Luckily, we now have more resources and tools at our disposal than ever before. We have tests that can help us figure out our unique makeup and current state of health. Healthcare professionals have also embraced nutrigenomics. Learning more about this innovative approach enables care providers to incorporate key information into a patient’s customized care plan and support weight loss.
Even though personal data that helps us understand our own bodies and what might work best for us is more readily available than ever before, individualized genetic weight loss plans are not quicker or easier than traditional plans. Tailored plans call for in-depth knowledge of your body and situation, experimentation, adjustments, and patience. The process may indeed require more time upfront to learn what truly works for you, but the potential to find a way to work with your body and achieve sustainable results is well worth the effort.
Genetic Weight Loss
Now that you have a solid framework to create a plan for a healthier, more confident you, you can take it a step further. It’s time to understand how these different factors can further support your personalized genetic weight loss strategy. Let’s begin with genes.
How Do Your Genes Impact Your Weight?
Certain genes can actually predispose people to be overweight or obese. They can influence your eating behaviors, cravings, and the likelihood of gaining weight back—even after successfully dieting. Here are two genes to keep in mind.
MC4R – One of the most studied genes associated with the risk of obesity is MC4R (melanocortin-4 receptor). MC4R plays a role in leptin signaling, a hormone that is key in regulating energy homeostasis.
According to researchers at the University of California, MC4R gene mutations may be an underlying factor contributing to obesity in individuals with this genotype.⁶
FTO – Another gene that has been linked to the risk of being overweight or obese is the FTO gene.⁷ Evidence from the Centre for Obesity Research, University College in London, also supports that certain variants within the FTO gene are associated with obese-promoting behaviors—including decreased eating impulse control, not feeling satisfied after meals, and an increased preference for energy-dense foods.⁸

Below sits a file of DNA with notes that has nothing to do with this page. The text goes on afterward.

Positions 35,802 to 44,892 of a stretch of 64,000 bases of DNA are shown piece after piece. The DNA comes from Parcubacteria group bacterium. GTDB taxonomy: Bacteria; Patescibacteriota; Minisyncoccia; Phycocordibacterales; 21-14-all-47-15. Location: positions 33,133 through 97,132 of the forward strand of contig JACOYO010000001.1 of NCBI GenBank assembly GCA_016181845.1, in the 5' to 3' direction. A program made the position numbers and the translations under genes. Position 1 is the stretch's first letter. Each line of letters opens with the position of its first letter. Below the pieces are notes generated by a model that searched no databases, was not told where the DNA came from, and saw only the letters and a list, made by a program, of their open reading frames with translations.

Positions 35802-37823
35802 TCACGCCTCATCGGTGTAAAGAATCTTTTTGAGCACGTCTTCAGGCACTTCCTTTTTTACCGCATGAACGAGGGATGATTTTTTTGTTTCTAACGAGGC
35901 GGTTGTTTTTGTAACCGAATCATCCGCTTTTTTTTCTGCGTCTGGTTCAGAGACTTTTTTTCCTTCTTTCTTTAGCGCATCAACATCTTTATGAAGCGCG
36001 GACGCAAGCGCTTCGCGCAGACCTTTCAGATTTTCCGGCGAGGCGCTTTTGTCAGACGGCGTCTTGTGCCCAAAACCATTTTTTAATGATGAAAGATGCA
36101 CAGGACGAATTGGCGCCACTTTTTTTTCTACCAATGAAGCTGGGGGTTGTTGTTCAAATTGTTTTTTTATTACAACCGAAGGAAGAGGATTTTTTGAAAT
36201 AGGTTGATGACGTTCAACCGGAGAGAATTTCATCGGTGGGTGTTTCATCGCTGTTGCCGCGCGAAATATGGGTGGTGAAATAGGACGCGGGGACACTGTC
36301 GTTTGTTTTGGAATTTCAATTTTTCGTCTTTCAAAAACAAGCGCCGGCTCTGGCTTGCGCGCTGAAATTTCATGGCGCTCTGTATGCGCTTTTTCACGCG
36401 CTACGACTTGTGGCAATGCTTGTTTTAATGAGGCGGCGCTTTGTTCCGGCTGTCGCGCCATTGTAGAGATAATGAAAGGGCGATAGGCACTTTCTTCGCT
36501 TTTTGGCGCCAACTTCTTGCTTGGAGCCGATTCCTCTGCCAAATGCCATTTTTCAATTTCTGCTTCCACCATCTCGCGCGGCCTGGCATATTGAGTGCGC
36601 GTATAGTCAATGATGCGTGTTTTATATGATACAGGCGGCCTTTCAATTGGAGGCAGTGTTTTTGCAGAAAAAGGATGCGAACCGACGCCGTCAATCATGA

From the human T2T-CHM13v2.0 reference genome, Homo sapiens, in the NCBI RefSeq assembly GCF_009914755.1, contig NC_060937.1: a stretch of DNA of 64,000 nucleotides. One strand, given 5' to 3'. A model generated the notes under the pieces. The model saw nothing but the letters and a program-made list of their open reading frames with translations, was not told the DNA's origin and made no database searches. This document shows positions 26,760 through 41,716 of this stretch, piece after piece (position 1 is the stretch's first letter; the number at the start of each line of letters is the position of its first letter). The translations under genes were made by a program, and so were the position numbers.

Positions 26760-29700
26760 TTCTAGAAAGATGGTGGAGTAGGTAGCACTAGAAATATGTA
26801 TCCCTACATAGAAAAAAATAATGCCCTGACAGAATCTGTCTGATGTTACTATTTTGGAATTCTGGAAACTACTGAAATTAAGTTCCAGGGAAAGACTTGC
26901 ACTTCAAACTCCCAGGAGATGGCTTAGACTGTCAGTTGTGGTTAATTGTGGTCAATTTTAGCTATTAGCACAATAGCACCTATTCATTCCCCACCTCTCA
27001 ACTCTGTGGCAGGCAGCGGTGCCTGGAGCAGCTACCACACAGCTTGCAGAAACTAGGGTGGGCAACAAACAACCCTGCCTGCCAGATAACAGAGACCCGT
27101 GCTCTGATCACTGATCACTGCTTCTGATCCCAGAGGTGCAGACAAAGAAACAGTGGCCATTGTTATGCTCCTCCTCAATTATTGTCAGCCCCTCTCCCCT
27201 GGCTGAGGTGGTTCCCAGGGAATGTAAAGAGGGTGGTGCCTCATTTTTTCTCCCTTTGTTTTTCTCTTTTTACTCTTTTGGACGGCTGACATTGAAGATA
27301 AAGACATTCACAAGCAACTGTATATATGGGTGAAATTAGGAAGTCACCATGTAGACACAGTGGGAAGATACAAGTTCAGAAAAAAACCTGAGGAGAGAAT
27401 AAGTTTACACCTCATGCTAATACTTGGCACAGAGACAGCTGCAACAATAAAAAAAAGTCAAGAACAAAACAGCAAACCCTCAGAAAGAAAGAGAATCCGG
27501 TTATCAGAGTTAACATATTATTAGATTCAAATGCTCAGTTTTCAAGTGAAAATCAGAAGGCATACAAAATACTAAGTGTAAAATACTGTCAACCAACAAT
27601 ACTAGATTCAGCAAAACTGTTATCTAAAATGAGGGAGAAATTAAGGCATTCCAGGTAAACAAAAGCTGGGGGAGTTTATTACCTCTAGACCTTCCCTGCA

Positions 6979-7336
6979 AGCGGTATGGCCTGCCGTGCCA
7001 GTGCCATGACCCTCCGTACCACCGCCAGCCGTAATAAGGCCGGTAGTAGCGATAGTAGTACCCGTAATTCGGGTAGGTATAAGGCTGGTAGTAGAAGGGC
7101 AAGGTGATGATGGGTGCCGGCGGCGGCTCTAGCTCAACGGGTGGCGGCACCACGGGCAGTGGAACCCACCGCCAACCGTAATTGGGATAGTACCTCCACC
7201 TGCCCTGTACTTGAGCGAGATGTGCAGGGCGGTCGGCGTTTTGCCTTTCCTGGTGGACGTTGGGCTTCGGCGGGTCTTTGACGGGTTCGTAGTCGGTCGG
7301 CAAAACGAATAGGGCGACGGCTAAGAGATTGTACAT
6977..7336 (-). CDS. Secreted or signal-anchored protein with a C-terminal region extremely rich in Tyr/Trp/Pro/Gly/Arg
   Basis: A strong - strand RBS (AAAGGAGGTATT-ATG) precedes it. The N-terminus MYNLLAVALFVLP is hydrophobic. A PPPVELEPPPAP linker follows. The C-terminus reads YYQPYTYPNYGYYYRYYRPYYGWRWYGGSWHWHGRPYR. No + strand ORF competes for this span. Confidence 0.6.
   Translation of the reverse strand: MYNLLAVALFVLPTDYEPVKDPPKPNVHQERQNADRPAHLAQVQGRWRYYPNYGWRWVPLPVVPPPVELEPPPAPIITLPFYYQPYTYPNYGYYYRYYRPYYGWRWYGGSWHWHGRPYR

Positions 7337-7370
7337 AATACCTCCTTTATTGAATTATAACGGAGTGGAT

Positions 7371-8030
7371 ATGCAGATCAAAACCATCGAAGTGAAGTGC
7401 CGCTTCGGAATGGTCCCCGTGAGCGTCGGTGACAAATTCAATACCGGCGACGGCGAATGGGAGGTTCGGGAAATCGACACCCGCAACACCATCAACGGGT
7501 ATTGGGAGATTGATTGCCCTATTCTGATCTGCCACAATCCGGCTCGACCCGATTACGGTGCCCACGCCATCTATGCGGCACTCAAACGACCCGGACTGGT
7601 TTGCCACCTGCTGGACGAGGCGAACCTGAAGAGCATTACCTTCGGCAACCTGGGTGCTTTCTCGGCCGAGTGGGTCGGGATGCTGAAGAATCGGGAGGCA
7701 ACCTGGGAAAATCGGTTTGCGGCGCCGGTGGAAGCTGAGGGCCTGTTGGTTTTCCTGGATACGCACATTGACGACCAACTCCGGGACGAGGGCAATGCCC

However, genes alone do not determine if you will be overweight or obese. Other factors—such as physical environment, medications, learned behaviors, and beliefs—are also important contributing factors to a person’s weight.
Understanding your genetic makeup is the first step to implementing genetic weight loss. However, your genes are only the start of the journey. Learning how your genes interact with your environment and eating behaviors is also powerful knowledge.
For example, knowing that individuals with the FTO variant may be more prone to snacking and prefer higher-fat foods can help you better understand why you make certain food choices. Once you begin to understand your dietary behaviors, you can work on making healthier choices (or removing the triggers that lead to poorer ones).
How Can You Manage Your Weight Despite Your Genes?
Genetic weight loss provides the tools you need to better manage your weight in spite of your genetics. Here are some tips that everyone can benefit from, no matter their genetic makeup.
Practice portion control – People tend to eat more food when they are offered larger portions. Many people confuse portions and servings, so a distinction should be made clear: a portion is simply the amount of food you have on your plate while a serving is a set amount of a food.
Mayo Clinic recommends having measuring cups on hand or even using everyday objects as comparisonsto help you better understand size. For instance, a medium-sized pepper is approximately the same size as a baseball. This equals a single vegetable serving.
Eat nutrient-dense foods – You have the power to choose more strategic foods that will help you stay happy and healthy. Feel fuller on fewer calories by selecting food options that are less calorie dense and more nutrient dense—such as leafy greens, vegetables, fruit, low-fat dairy, and fish. Depending on the food, you can have a larger portion size with fewer calories. It’s all about energy.
Eat fiber-rich foods – High-fiber diets can help us feel fuller. Most fruits and vegetables have a high fiber content, which means they will provide volume and (healthy) weight rather than empty calories.
Avoid empty calories – Consuming empty calorie foods will result in few nutrients but lots of calories—likely more than you realize you are consuming or need for the day. You will not find many vitamins or minerals in foods like packaged chips and sodas.
Plan your meals in advance – Taking the time to plan and prepare meals can help you stick to a weight loss strategy and avoid compulsive eating. Simply having a plan can increase your sense of empowerment, which has been linked to better weight loss outcomes and an increased ability to keep weight off long term.⁹ Advanced meal preparation can also help individuals who have a hard time accurately estimating the number of calories they consume each day.